I think the majority of you know the “sponge technique”, usually used to simulate chipping effects. This technique is very useful, but it’s very important to control ourselves, because it’s too easy to over-simulate the effect.
To illustrate this post I’m using a E100 Jagdpanzer from Heer46 (15mm), and I’ve decided to paint it in a bitonal camouflage with some parts in red primer. The Green color is so light, because in the last months of the war, German crews blended paints with cal in order to increase the paint amount. So the colors were lighter than the usual ones.
I want to comment two different ways to get chippings: brush and sponge. Although the results of them can be similar, I think they are too different (for example, we can get absolutely random dots using a sponge). I usually combine both tools, because I like getting a mixed result.
The sponge. With a sponge we can simulate random dots in concentrated areas. This tool is very useful to simulate weathering effects in areas widely used, such as hatches, or zones highly exposed, such as the German schürzen and edges. We can use directly a sponge chub (from a miniature blister). There are sponges with different pore size, but is not really important. I usually use a small fragment taken with tweezers. To use it, first we charge the paint and then we remove the excess on a paper. After obtaining an interesting effect on the paper (size and intensity), we can apply it directly on our vehicle. BEWARE, because it’s very easy paint too many chippings. Remember, sometimes “less is more”. I usually apply a very small amount of chipping with this effect.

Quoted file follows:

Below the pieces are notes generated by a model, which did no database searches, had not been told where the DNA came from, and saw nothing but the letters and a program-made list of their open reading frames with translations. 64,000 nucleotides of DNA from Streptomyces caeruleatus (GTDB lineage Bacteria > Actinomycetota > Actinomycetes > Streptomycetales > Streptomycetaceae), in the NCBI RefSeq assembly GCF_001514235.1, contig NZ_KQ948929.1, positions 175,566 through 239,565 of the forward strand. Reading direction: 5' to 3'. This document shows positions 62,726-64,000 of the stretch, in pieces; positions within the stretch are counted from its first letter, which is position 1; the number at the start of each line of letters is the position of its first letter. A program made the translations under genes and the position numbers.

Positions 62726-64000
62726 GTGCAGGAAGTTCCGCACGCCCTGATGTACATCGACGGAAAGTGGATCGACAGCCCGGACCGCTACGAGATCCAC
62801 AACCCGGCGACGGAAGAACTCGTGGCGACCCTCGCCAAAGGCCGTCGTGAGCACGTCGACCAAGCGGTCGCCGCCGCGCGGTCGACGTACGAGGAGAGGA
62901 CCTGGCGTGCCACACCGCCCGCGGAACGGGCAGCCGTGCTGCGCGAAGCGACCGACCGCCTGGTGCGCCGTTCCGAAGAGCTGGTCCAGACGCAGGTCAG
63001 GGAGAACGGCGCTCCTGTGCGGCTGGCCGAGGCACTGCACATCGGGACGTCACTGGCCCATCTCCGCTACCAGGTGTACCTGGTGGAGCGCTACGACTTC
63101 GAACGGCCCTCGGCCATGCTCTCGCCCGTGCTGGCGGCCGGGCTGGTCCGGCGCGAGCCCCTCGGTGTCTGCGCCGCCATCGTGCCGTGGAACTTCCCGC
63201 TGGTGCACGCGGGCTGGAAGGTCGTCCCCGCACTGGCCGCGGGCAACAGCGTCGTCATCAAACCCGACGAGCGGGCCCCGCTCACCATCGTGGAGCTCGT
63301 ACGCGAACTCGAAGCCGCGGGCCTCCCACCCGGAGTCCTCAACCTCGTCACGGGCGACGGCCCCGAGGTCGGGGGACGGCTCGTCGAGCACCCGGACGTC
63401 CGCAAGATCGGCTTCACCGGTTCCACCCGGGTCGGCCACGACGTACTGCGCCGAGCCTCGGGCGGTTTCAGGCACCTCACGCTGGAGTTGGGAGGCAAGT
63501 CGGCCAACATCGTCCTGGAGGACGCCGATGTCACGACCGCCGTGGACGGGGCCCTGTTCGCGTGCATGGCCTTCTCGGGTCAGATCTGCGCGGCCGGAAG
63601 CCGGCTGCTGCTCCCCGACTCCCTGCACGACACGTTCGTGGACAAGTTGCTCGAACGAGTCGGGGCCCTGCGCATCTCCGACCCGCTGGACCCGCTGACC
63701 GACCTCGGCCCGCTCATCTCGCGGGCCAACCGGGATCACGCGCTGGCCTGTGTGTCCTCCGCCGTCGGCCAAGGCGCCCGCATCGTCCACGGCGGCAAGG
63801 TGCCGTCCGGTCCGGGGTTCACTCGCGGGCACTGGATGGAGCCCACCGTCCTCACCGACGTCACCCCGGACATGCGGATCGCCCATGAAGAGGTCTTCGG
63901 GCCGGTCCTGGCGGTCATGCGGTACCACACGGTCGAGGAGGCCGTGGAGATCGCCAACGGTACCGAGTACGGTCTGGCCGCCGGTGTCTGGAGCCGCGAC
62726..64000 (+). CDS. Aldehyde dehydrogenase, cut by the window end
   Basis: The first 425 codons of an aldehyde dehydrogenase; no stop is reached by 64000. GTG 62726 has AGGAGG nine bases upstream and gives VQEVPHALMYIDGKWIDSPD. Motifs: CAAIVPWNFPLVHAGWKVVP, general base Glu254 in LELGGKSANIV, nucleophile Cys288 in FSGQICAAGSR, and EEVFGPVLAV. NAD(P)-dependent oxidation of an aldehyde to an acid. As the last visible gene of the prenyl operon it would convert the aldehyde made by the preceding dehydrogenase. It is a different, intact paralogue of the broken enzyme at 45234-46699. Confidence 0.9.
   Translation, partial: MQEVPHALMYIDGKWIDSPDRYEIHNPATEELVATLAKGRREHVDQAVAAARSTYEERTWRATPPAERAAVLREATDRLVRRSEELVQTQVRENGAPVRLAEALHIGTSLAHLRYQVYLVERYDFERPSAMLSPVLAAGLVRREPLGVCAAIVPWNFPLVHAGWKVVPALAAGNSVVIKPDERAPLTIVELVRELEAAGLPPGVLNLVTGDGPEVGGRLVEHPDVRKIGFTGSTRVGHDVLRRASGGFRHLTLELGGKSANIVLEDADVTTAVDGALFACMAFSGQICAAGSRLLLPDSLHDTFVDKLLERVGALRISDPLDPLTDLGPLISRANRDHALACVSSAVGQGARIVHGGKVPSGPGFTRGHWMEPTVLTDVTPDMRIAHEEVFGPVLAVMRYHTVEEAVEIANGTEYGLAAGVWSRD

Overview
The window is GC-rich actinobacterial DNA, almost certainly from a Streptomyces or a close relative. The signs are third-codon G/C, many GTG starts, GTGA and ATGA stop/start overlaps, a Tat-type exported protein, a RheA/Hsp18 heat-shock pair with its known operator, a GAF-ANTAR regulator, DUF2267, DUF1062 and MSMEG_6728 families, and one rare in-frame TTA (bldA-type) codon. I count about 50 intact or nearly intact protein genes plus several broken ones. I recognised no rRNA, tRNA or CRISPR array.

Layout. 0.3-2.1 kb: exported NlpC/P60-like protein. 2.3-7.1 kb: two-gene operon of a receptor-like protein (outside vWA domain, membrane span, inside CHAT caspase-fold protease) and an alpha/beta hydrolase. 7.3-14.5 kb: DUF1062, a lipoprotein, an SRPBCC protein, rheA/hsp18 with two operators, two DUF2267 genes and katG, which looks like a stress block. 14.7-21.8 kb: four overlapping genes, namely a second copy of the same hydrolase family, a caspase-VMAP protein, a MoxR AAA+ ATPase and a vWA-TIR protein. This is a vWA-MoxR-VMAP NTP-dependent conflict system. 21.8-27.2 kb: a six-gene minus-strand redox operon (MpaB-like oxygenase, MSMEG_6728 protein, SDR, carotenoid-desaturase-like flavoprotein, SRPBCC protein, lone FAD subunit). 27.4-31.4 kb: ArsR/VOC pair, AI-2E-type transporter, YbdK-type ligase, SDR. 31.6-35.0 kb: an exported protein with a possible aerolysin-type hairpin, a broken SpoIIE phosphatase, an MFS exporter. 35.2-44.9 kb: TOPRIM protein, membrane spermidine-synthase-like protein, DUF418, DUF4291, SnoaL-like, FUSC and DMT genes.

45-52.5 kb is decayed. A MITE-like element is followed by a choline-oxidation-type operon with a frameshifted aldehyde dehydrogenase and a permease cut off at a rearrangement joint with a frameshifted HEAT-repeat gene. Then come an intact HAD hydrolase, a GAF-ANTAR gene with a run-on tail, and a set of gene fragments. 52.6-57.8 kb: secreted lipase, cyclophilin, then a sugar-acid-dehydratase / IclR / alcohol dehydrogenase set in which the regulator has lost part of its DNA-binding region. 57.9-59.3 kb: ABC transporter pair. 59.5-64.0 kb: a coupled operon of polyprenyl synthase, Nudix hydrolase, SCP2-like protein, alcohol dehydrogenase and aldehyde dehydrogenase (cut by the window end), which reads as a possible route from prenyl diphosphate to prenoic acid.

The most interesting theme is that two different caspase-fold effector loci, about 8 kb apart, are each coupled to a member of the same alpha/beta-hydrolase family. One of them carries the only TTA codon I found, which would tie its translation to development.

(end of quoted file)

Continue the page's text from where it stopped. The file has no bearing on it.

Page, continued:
The brush. This tool is perfect to complete the first layer of chippings applied with the sponge. We can do different things with a brush. For instance, I usually paint bigger chippings, repair some ones, paint scratches, paint chippings in areas where it’s impossible to access with a sponge, etc. Anyway, I recommend using the paint a little diluted.
About the color, I usually use a dark brown. You can mix flat brown and black. Or directly use dark oxide 302 (Panzer Aces, Vallejo). Also, you can paint a thin line in a light color in order to confer more contrast to the chippings, and deeper ones.
We have a lot of possibilities, and you can try out different ways and find your own method!.